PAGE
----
Kostas Fifas and Pierre Alain Wolff in their workshops.
Two potters of Paros
spoke to us about their art
- Kostas Fifas “LEFKES CERAMICS”
Form and design of your ceramics generally follow tradition. Why did you choose this type of ceramic art?
I didn’t exactly choose it. As a child I used to come to Paros and would sit for hours on end watching my uncle work on the ceramic wheel. I had since been enchanted by the dexterity of his hands, the frugality of movement and materials that traditional ways of working require. The outcome had always been subtle and harmonic forms serving usage rather than aesthetics. It must have been some kind of subconscious creation and not cultivated aesthetics. It was all dictated by the way the object was to be used as well as the capabilities and limitations of clay. Later, when I met other potters and their work, I saw that they all worked in the same way and this way of working is what I admired and wanted to follow.
Ceramic art is an international art, is it also an international language?
It surely is an international language since whatever part of the world you look at modern ceramists-sculptors tend to do similar things. In modern ceramic art there are no great differences from place to place so that we can have a “dialogue” among them. It’s the same everywhere.
- Pierre Alain Wolff “NOE CERAMICS” noeparos.com/en/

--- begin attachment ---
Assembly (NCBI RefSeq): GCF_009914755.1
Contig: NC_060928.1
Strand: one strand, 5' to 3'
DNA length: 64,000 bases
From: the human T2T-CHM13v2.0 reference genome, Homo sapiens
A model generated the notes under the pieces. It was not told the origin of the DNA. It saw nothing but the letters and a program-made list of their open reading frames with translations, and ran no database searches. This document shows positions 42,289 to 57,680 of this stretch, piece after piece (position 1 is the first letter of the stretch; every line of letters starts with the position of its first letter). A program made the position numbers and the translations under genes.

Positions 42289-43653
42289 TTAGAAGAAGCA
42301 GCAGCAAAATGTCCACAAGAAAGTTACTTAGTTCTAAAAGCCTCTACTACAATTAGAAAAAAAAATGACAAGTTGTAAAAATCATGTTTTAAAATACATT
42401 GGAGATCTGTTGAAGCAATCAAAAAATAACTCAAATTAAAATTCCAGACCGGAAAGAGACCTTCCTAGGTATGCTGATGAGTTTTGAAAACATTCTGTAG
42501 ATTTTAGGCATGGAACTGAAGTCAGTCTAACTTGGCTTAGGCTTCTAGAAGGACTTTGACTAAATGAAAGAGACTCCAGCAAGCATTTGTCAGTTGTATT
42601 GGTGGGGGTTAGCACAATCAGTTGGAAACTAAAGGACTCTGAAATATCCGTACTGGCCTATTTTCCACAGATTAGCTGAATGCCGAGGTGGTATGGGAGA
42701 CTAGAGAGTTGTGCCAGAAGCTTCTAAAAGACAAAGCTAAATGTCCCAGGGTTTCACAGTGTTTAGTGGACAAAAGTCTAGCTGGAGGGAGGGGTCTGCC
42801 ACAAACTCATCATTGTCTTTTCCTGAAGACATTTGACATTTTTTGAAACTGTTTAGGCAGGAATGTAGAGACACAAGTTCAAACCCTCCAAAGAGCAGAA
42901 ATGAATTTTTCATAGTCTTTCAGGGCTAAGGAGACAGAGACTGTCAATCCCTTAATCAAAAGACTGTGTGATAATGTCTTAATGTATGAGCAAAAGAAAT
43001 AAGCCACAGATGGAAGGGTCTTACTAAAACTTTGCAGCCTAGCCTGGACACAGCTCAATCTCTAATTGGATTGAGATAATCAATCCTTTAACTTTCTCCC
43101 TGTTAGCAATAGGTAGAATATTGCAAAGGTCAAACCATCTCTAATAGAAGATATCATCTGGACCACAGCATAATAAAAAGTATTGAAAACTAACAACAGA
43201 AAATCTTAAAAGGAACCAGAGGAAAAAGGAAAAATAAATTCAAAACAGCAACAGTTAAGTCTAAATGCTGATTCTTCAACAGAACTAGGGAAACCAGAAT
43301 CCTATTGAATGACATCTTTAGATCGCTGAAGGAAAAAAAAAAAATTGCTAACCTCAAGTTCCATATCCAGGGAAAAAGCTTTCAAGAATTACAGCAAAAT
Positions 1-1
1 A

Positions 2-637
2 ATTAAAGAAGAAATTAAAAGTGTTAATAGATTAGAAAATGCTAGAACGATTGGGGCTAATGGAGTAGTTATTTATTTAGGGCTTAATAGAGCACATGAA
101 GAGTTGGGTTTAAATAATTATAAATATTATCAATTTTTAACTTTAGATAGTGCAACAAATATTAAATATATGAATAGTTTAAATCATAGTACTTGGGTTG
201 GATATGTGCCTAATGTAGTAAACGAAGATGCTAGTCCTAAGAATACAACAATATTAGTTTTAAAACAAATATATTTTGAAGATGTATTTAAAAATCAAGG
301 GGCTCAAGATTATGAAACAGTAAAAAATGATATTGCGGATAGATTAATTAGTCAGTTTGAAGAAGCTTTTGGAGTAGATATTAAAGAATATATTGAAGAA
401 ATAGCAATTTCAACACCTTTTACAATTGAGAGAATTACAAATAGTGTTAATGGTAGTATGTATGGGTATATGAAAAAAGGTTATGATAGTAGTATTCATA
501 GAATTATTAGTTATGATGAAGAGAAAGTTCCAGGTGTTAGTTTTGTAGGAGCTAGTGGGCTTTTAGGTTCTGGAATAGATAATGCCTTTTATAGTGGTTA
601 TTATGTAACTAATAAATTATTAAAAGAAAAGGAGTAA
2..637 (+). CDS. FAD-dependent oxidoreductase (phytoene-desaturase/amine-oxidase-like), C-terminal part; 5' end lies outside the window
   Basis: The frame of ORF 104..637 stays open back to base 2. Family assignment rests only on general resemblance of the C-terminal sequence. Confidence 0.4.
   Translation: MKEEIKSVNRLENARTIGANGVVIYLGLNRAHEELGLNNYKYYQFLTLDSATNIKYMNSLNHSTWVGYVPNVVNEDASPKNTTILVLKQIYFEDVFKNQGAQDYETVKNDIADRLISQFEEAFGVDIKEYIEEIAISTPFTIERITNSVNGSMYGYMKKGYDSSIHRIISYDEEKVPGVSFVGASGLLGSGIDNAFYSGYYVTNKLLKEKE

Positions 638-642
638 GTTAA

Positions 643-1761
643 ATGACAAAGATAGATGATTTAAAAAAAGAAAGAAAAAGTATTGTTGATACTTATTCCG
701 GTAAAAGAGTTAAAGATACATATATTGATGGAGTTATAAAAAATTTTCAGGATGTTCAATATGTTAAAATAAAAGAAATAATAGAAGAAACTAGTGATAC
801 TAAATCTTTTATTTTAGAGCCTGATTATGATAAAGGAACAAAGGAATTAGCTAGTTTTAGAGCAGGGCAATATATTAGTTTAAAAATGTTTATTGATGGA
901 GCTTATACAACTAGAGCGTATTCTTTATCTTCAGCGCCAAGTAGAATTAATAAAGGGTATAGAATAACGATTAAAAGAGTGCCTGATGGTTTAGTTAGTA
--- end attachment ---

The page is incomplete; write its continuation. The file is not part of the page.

Your forms are simple, your lines and patterns rather crude, the colours really clear and the general outcome lets off a feeling of joy and vitality. Where do you get your inspiration?
I suppose Paros and its life are reflected in my work. I was fortunate enough to have lived on Paros when it was really pure and luminous with clear colours. This is how I saw it, I still see it and want to keep seeing it. In ceramics, which are based on primitive materials such as water and soil, I like to cultivate elements of simplicity and crudeness. Colours follow spontaneously giving a bright joyful result.
Ceramic art is an international art, is it also a language?
It is an international language. As a means of expression it grows, develops and follows various directions without ever loosing its roots. It is really exciting to recognise it both on archaeological findings and modern ceramic workshops around the world.